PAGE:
Cadmus

Learn more about Cadmus

Jump to: navigation, search
For the mountain in Asia Minor, see Mount Cadmus.

Cadmus, or Kadmos (Greek: Κάδμος), in Greek mythology, was the son of the king of Phoenicia (Currently Lebanon)and brother of Europa. His father is either Agenor, or Phoenix, son of Agenor. Cadmus founded the city of Thebes, its acropolis originally named Cadmeia in his honor. Cadmus was credited by the Hellenes with the introduction of the Phoenician alphabet, phoinikeia grammata (Herodotus, Histories V. 58). According to Greek myth, Cadmus' descendants ruled at Thebes on-and-off for several generations, including the time of the Trojan War. For a discussion of the mythical kings of Thebes, see Theban kings - Greek mythology.

After his sister Europa had been carried off by Zeus, Cadmus was sent out to find her. Unsuccessful in his search, he came in the course of his wanderings to Delphi, where he consulted the oracle. He was ordered to give up his quest and follow a cow which would meet him, and to build a town on the spot where she should lie down exhausted.

The cow was given to Cadmus by Pelagon, King of Phocis, and it guided him to Boeotia, where he founded the city of Thebes. Robert Graves (The Greek Myths) suggested that the cow was actually turned loose within a moderately confined space, and that where she lay down, a temple to the moon-goddess (Selene) was erected: "A cow's strategic and commercial sensibilities are not well developed," Graves remarked.

Intending to sacrifice the cow to Athena, Cadmus sent some of his companions to the nearby Castalian Spring, for water. They were slain by the spring's guardian water-dragon (compare the Lernaean Hydra), which was in turn destroyed by Cadmus, the duty of a culture hero of the new order.

By the instructions of Athena, he sowed the dragon's teeth in the ground, from which there sprang a race of fierce armed men, called Spartes ("sown"). By throwing a stone among them, Cadmus caused them to fall upon one another until only five survived, who assisted him to build the Cadmeia or citadel of Thebes, and became the founders of the noblest families of that city.

Cadmus, however, because the dragon was sacred to Ares, had to do penance for eight years by serving that god. At the expiration of this period, the gods gave him as wife Harmonia, daughter of Ares and Aphrodite, by whom he had a son Polydorus, and four daughters, Ino, Autonoe, Agave, and Semele.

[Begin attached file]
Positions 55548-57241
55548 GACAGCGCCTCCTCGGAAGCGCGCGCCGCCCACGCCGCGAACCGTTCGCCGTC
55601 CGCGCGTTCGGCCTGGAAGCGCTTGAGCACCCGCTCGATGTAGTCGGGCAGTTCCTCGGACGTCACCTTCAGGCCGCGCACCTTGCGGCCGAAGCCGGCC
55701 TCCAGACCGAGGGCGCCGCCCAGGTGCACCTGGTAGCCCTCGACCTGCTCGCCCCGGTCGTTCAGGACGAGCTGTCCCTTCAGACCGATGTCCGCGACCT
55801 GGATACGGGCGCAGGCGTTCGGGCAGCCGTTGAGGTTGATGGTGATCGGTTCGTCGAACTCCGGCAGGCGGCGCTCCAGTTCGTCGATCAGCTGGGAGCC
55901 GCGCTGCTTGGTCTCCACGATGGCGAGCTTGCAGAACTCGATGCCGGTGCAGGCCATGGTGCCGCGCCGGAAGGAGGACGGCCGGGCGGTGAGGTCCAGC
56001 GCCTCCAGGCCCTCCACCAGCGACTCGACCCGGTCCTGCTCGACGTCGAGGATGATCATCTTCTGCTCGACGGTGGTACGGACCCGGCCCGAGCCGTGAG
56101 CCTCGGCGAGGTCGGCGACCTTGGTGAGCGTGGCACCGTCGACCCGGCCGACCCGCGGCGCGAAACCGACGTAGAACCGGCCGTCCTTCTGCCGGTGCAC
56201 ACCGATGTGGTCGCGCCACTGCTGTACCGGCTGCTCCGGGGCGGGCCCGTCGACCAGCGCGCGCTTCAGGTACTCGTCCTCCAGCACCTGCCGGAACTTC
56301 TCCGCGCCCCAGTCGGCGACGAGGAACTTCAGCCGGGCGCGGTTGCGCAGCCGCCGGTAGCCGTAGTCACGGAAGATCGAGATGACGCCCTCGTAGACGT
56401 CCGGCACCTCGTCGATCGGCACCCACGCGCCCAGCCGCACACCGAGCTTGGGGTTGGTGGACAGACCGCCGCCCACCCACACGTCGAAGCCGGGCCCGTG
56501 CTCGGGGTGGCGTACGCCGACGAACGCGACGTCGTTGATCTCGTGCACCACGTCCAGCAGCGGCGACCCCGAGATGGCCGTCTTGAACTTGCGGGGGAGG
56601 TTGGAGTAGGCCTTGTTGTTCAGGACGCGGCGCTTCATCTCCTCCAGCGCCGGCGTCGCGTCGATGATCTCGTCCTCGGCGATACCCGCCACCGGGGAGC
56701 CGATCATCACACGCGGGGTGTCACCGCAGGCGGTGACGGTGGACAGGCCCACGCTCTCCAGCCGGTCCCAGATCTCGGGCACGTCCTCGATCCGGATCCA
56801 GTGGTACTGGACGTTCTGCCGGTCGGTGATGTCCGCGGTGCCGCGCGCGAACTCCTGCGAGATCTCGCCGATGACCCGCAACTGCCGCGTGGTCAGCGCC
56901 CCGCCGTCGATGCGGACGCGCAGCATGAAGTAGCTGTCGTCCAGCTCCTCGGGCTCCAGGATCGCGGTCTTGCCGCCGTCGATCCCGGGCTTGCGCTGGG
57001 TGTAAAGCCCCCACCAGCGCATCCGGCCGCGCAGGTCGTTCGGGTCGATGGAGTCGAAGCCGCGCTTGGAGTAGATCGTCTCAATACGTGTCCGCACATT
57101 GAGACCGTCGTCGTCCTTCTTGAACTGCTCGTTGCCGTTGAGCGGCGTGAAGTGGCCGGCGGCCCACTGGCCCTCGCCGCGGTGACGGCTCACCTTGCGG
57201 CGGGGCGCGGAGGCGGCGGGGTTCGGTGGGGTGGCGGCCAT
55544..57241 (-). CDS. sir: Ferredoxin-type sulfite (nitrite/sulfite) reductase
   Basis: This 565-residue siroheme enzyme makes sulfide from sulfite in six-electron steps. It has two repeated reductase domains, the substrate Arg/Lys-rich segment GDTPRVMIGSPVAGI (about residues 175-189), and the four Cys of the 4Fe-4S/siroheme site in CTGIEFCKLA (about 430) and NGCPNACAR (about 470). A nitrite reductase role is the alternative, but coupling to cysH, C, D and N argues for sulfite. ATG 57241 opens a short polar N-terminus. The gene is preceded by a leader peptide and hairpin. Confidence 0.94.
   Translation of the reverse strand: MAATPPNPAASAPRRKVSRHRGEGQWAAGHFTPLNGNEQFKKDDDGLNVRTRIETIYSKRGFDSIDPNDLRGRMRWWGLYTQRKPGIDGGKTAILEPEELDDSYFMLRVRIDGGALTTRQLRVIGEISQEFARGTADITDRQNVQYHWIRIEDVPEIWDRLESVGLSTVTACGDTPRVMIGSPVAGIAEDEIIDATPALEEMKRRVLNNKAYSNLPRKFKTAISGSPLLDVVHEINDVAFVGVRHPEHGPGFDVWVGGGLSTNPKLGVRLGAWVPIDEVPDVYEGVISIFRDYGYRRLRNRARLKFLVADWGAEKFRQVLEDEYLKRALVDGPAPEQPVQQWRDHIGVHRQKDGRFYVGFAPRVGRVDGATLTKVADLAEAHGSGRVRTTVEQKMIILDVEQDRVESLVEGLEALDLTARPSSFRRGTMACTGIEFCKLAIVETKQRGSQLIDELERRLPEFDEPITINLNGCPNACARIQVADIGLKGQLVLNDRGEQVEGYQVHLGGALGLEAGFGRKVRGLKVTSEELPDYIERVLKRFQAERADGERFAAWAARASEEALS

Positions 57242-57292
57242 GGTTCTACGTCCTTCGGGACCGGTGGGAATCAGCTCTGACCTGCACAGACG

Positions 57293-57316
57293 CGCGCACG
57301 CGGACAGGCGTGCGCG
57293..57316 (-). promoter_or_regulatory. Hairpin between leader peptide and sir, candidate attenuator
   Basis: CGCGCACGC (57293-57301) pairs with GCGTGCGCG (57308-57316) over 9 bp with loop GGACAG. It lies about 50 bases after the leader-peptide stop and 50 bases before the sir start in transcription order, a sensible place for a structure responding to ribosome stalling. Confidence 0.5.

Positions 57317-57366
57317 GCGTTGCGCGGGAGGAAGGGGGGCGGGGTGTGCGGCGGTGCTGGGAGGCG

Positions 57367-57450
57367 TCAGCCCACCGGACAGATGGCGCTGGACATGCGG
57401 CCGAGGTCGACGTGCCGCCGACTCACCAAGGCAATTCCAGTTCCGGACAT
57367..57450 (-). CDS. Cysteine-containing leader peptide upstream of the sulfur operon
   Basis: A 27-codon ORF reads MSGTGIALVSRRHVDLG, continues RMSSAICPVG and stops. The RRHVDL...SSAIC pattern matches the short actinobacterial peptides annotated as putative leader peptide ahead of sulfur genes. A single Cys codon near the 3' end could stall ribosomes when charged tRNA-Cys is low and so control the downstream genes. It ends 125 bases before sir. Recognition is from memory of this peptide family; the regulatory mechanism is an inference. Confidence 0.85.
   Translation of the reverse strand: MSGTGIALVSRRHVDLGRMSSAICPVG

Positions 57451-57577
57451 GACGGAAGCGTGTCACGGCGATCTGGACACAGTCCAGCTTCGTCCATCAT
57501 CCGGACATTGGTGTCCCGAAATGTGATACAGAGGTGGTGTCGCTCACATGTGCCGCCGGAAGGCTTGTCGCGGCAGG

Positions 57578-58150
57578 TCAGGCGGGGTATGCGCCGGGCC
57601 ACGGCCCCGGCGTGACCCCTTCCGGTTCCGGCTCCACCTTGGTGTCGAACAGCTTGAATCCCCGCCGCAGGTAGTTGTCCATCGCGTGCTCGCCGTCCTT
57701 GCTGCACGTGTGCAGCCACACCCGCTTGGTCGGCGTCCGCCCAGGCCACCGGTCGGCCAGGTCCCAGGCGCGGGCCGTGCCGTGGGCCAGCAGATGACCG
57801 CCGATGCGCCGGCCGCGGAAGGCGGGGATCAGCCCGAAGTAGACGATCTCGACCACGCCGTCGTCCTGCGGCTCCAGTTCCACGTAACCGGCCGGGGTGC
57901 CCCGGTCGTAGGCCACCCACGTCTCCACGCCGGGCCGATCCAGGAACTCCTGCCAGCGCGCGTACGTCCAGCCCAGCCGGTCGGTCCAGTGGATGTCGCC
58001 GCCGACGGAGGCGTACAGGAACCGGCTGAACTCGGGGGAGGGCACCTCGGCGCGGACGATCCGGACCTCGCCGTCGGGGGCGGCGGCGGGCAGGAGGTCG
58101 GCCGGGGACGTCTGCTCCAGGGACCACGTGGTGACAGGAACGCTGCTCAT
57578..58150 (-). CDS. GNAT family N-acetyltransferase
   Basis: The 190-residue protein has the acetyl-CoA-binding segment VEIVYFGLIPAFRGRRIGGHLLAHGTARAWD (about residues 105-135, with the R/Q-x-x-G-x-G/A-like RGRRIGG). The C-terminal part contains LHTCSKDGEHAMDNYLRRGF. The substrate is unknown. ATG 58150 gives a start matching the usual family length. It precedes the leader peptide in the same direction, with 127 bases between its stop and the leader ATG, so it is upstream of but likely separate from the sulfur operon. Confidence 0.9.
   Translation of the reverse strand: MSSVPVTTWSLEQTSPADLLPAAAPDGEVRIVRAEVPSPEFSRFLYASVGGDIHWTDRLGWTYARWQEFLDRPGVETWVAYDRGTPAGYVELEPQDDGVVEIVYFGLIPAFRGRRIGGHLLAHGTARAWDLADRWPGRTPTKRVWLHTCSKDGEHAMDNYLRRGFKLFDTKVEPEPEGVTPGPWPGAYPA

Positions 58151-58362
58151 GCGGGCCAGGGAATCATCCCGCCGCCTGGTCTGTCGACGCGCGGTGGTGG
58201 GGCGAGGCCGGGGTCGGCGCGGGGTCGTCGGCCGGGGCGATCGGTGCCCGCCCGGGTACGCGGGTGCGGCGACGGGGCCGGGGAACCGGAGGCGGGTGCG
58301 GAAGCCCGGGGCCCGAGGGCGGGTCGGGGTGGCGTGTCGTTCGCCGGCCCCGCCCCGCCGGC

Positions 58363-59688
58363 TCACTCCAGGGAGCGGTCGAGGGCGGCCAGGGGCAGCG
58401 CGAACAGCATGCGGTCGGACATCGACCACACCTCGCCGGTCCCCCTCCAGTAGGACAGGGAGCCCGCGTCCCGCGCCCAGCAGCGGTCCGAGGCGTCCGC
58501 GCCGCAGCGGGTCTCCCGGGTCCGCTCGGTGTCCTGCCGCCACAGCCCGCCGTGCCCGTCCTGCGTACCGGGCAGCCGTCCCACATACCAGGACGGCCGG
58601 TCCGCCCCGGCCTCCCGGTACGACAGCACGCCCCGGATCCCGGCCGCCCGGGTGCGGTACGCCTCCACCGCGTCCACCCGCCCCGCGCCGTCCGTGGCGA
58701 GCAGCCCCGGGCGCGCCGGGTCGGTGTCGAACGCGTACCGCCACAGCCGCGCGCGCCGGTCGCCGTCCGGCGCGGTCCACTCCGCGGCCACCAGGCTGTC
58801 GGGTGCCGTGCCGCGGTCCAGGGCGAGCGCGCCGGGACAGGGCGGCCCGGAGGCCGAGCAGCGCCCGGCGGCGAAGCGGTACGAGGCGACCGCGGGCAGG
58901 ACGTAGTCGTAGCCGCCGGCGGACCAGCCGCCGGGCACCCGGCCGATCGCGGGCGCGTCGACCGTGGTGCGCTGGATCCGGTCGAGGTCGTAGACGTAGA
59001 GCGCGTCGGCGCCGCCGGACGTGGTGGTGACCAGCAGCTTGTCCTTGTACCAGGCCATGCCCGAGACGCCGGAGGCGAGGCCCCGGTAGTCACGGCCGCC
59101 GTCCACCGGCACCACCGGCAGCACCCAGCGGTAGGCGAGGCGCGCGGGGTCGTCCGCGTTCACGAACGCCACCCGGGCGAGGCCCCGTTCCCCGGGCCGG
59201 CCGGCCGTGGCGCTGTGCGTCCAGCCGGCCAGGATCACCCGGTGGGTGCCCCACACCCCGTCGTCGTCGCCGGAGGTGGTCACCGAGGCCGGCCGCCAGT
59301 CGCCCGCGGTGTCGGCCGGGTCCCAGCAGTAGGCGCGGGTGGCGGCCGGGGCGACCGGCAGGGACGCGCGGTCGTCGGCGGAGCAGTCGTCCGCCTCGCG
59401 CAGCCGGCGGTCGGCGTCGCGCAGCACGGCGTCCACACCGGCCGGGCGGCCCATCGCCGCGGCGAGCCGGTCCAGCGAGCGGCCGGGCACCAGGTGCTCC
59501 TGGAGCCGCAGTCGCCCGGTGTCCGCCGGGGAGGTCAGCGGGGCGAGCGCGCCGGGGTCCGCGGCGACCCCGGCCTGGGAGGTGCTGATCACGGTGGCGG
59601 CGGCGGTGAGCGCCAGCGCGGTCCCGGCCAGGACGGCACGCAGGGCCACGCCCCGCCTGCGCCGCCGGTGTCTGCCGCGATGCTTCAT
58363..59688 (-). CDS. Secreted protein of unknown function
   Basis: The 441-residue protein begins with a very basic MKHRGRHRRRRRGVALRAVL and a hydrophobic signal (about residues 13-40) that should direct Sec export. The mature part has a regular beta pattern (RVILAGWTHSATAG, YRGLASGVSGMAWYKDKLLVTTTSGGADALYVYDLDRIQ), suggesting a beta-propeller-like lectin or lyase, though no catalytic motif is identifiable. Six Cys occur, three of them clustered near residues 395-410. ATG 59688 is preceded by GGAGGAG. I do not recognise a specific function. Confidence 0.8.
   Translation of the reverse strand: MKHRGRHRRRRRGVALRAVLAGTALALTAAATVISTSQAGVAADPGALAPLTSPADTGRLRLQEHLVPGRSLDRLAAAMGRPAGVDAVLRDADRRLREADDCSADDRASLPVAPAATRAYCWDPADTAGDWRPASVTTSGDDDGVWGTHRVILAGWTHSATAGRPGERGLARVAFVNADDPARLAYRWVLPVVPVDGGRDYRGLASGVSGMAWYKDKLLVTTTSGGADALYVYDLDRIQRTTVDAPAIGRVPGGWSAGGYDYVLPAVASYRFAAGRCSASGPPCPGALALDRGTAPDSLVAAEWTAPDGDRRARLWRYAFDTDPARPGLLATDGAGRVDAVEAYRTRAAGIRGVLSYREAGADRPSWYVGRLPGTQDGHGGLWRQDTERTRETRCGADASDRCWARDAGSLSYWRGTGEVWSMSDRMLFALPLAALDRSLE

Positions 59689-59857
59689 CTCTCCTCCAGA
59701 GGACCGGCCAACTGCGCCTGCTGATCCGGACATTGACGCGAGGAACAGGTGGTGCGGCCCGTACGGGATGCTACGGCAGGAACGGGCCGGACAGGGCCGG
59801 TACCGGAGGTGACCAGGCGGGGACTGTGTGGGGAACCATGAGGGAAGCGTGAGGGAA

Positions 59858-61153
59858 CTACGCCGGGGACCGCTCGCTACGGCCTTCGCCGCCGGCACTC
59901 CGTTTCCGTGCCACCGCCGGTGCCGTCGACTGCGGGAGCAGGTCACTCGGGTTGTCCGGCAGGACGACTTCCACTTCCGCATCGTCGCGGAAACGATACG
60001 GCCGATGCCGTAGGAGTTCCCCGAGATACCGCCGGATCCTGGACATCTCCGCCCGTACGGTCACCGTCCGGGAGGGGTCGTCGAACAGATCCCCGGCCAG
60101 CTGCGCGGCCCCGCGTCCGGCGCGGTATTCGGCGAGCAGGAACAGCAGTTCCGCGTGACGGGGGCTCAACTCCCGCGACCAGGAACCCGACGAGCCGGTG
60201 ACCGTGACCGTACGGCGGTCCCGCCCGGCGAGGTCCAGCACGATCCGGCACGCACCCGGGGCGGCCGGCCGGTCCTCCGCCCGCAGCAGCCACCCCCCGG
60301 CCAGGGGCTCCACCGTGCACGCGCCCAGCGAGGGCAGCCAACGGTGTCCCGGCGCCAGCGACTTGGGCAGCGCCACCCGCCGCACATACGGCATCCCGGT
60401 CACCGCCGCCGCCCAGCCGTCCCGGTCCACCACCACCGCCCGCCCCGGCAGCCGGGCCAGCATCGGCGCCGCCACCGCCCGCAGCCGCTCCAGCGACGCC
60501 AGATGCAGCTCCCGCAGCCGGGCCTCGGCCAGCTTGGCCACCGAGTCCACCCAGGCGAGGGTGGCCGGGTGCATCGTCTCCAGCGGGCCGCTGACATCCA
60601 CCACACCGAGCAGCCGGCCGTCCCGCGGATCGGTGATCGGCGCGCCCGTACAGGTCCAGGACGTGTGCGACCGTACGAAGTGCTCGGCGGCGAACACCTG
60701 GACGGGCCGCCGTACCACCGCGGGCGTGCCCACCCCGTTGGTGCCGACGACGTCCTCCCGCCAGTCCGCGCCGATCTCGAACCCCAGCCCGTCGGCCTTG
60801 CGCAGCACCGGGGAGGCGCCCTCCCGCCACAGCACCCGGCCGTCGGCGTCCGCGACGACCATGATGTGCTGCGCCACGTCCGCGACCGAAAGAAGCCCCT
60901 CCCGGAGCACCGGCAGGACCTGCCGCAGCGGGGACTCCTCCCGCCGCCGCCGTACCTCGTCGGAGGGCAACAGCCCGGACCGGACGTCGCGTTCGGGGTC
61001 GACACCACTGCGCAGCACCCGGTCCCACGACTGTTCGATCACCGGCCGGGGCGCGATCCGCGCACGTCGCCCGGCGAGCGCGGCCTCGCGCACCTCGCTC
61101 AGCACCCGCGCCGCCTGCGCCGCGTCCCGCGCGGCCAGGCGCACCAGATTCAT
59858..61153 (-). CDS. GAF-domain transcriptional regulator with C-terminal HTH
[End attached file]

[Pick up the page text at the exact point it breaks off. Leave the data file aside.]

At the wedding, all the gods were present; Harmonia received as bridal gifts a peplos worked by Athena and a necklace made by Hephaestus. Notwithstanding the divinely ordained nature of his marriage and his kingdom, Cadmus lived to regret both: his family was overtaken by grievous misfortunes, and his city by civil unrest. Cadmus finally abdicated in favor of his grandson Pentheus, and retired with Harmonia to Illyria, whose inhabitants proclaimed him their king.

Nevertheless, Cadmus was deeply troubled by the ill-fortune which clung to him as a result of his having killed the sacred dragon, and one day he remarked that if the gods were so enamored of the life of a serpent, he might as well wish that life for himself. Immediately he began to grow scales and change in form. Harmonia, seeing the transformation, thereupon begged the gods to share her husband's fate, and she did.(Hyginus)

In a variation of the story, the bodies of Cadmus and his wife were changed after their deaths; the serpents watched their tomb while their souls were translated to the Elysian fields.

To this day, some in Greece contend that Cadmus was originally a Boeotian, that is, a Greek hero, and that in later times, the story of a Phoenician immigrant of that name became current, to whom was ascribed the introduction of the alphabet, the invention of agriculture and working in bronze and of civilization generally. But the name itself is Greek; and the fact that Hermes was worshipped in Samothrace under the name of Cadmus or Cadmilus seems to show that the Theban Cadmus was originally an ancestral Theban hero corresponding to the Samothracian. Another Samothracian connection for Cadmus is offered via his wife Harmonia, who is said in some accounts to be daughter of Zeus and Electra and of Samothracian birth. The name Cadmus may mean "order," and may be used to characterize one who introduces order and civilization.

In Phoenician, as well as Hebrew, the root qdm signifies "the east," the Levantine origin of "Kdm" himself, according to the Greek mythographers.

Contents

[edit] Classical sources

[edit] Cadmus in popular culture

  • In the Italian sword and sandal film Arrivano i titani (The Arrival of the Titans; 1961), Cadmus has become a megalomaniac and declared himself a living god. The Titans are released from Hades to confront him and to ensure his punishment.
  • Cadmus is depicted in the act of slaying the dragon on the cover of the Sufjan Stevens album A Sun Came. The song "Oracle Said Wander," a likely reference to the Delphic oracle's message to Cadmus, is on that same album.

[edit] See also

[edit] References

8Kerenyi, Karl, 1959. The Heroes of the Greeks

[edit] Further reading

  • R.B. Edwards, Kadmos, the Phoenician (Amsterdam, 1979)

[edit] External links

  • [ Theoi.com]
Wikimedia Commons has media related to:
ca:Cadmos

cs:Kadmos da:Kadmos de:Kadmos et:Kadmos el:Κάδμος es:Cadmo fr:Cadmos it:Cadmo he:קדמוס lb:Kadmos nl:Kadmos ja:カドモス pl:Kadmos pt:Cadmo ru:Кадм sr:Кадмо sv:Kadmos uk:Кадм

Cadmus

Views
Personal tools
what is world wizzy?
  • World Wizzy is a static snapshot taken of Wikipedia in early 2007. It cannot be edited and is online for historic & educational purposes only.